ICFJ and its Knight Fellows are driving news innovation, data journalism and digital experimentation across Africa to deepen coverage and engage citizens on issues that matter to their health and well-being.
They are doing this through Code for Africa, a data journalism initiative founded in 2012 by Knight Fellow Justin Arenstein in collaboration with ICFJ. Code for Africa, the continent's data journalism and civic technology pioneer, is designed to spark the use of open data and digital tools by media and NGOs to better engage citizens, improve government accountability and enhance public services.
Through this initiative, media are harnessing data in new ways to build compelling journalistic projects, using strong mobile and interactive web components. The Fellows are helping them to experiment with drones, sensors and other web and mobile toolkits to surface hidden stories and drive systematic change in media, government and society.
To achieve this, the Fellows employ a range of strategies that include:
- Creating and expanding CitizenLabs that build digital tools for journalism and help media to adopt them
- Embedding developers and data journalists in media to enhance their use of data
- Connecting communities of journalists and technologists through groups like Hacks/Hackers to spark collaboration and sharing of ideas
- Building networks of women data journalists who are changing the digital media landscape
- Leading boot camps and other events that build skills, and create teams and projects to jumpstart the use of data
Among major projects:
impactAFRICA, a continent-wide storytelling fund that has led to hundreds of data-driven, investigative stories on health and development topics ranging from phony drugs in Kenya, to polluted drinking water in Nigeria, to the impact of drought on farmers and food security in South Africa.
innovateAFRICA, a $1 million program that has provided funding and mentorship for 17 media projects in 10 countries to experiment with drones, sensors, satellites, artificial intelligence and web robots for news gathering, storytelling and civic engagement.
PesaCheck, a data-driven, fact-checking service that helps citizens and journalists in East Africa verify official statements and track public spending on everything from schools to local clinics. The service, which is combating fake news and misinformation, provided live fact-checking during the October 2017 rerun of Kenya’s recent controversial presidential election.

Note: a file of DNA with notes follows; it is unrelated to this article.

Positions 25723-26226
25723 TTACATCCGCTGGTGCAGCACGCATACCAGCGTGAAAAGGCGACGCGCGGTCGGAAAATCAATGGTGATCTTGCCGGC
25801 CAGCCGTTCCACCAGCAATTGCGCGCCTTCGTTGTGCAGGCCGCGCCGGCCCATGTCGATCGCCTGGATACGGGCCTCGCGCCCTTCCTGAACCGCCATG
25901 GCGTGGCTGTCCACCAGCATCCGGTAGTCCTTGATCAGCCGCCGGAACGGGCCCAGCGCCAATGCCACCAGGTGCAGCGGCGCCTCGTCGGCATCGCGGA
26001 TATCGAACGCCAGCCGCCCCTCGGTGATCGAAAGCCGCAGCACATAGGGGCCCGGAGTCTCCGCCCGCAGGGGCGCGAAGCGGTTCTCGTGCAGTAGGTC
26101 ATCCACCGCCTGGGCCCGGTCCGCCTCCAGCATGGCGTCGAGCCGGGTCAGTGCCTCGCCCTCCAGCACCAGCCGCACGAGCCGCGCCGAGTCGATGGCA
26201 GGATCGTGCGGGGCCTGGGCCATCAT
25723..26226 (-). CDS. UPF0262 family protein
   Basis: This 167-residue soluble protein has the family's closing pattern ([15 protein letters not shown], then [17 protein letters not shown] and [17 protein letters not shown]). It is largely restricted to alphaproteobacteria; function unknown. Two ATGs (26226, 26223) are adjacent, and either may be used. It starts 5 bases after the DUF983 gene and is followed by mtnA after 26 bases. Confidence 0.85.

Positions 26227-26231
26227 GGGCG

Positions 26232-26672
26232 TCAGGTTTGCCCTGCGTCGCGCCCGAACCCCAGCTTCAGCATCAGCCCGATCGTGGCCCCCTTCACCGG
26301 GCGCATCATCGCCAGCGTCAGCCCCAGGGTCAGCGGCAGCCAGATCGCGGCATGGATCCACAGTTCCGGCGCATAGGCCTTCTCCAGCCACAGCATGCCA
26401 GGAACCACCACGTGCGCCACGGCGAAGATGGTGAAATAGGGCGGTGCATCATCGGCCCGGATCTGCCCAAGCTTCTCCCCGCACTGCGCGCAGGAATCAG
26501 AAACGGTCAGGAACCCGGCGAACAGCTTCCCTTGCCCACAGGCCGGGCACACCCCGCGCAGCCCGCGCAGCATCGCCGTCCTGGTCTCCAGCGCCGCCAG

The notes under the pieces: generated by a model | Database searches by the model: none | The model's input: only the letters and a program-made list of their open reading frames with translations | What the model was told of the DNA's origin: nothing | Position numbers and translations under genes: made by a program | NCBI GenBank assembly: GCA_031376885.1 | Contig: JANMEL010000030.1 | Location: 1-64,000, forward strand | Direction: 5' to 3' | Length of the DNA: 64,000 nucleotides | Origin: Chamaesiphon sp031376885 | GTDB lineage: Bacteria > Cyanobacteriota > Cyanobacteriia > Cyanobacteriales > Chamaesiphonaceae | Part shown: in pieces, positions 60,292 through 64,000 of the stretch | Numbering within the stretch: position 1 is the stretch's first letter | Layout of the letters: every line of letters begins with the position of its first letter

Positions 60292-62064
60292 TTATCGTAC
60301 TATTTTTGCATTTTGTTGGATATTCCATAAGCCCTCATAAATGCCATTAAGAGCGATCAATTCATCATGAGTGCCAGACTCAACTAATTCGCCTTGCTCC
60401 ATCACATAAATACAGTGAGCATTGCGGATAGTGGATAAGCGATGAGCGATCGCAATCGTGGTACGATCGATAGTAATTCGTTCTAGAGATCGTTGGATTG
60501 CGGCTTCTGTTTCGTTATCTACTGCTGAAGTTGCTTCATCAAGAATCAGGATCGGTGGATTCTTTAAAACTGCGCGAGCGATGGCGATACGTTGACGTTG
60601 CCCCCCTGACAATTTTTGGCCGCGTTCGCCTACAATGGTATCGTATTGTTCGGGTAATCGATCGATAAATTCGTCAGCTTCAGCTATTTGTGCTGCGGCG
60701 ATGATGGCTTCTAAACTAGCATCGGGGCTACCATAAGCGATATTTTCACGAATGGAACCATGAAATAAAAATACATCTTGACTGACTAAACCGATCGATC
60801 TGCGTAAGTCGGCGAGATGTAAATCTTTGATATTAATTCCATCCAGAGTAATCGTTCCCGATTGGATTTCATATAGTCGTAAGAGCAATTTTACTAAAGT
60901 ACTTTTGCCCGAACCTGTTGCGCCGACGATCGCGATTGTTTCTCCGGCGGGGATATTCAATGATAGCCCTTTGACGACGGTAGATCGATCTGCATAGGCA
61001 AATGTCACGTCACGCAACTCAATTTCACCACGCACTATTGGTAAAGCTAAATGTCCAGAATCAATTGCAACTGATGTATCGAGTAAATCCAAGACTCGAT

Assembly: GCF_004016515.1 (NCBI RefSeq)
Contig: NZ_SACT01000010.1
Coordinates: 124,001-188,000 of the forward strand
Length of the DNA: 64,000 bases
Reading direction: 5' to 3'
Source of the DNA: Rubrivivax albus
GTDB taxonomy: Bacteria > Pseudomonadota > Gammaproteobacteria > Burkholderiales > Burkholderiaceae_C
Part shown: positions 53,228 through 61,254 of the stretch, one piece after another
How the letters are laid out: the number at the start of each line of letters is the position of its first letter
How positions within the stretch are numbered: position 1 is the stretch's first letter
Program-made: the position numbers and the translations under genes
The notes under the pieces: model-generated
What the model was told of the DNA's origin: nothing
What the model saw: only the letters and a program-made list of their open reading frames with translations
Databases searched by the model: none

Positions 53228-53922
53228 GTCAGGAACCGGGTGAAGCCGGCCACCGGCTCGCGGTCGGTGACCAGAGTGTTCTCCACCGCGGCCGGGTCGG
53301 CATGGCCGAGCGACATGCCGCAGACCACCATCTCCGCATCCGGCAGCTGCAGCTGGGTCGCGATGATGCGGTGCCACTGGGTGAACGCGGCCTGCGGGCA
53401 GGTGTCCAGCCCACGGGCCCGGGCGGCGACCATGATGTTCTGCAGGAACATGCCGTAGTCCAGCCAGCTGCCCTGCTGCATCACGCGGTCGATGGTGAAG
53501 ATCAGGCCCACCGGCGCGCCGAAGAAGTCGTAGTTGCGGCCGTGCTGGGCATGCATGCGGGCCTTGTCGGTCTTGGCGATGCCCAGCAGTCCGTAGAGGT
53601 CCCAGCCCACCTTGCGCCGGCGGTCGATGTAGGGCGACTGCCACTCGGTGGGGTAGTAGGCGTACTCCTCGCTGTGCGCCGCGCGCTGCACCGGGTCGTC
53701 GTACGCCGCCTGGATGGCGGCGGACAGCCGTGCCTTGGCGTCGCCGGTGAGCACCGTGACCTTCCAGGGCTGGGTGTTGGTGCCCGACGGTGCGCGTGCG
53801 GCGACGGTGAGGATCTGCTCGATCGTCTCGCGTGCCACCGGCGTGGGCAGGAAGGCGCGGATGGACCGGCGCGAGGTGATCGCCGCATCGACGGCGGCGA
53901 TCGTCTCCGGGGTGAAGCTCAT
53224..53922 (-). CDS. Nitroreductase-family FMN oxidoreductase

Data-Driven Journalism: ICFJ Knight Fellows are helping news partners across Africa improve data journalism skills and establish data desks. This includes the first data news desk and platform in Tanzania, launched in 2016 at the Swahili-language Mwananchi news outlet.
- Data Women’s Networks: ICFJ’s Knight Fellows have also led efforts to build vibrant networks of women journalists with data reporting skills. These networks are changing the digital media landscape in Africa, bringing more gender diversity and spurring an increase in data-enhanced coverage of issues like maternal health, quality of schools and human trafficking. The groups include the Naija Data Ladies, nearly two dozen journalists who work for major media organizations in Nigeria; and WanaData, a similar network of women journalists working in Kenya and Tanzania. Plans are underway to expand the network to South Africa in 2018.
Massive Open Online Course (MOOC): Under the guidance of our Knight Fellows, Code for Africa launched Africa’s first digital journalism training platform, which offers six courses -- Data Journalism, Investigative Reporting, Multimedia Storytelling, Verification, Geo-journalism, and Digital Security. By the launch date in March 2018, 3,830 journalists had registered to take the courses, which are offered free of charge. The MOOC is the supported by Google News Lab and the World Bank’s Global Media Development Program.
The members of the ICFJ Knight Fellows team in Africa are:
- Justin Arenstein, a South African media entrepreneur who serves as Code for Africa’s director, is providing pan-African vision and connecting it to his other initiatives for greater regional impact.
- Catherine Gicheru, a veteran investigative journalist, is working to transform media coverage of health and development issues in East Africa by introducing new digital and data-focused tools, like Dodgy Doctors and PesaCheck, to local newsrooms.
- David Lemayian, the initiative’s lead technologist, oversees the development of Code for Africa’s journalistic tools and software. His projects help local newsrooms produce innovative storytelling and increase engagement with their audiences across platforms.
- Jacopo Ottaviani, an Italian journalist and computer scientist, spearheads Code for Africa’s multimedia and data-driven story production.
- Chris Roper, Code for Africa’s audience engagement specialist, is deputy director of Code for Africa. A veteran South African editor, he is also the lead organizer of Media Indaba, which brings together some of the world’s most innovative journalists to share ideas.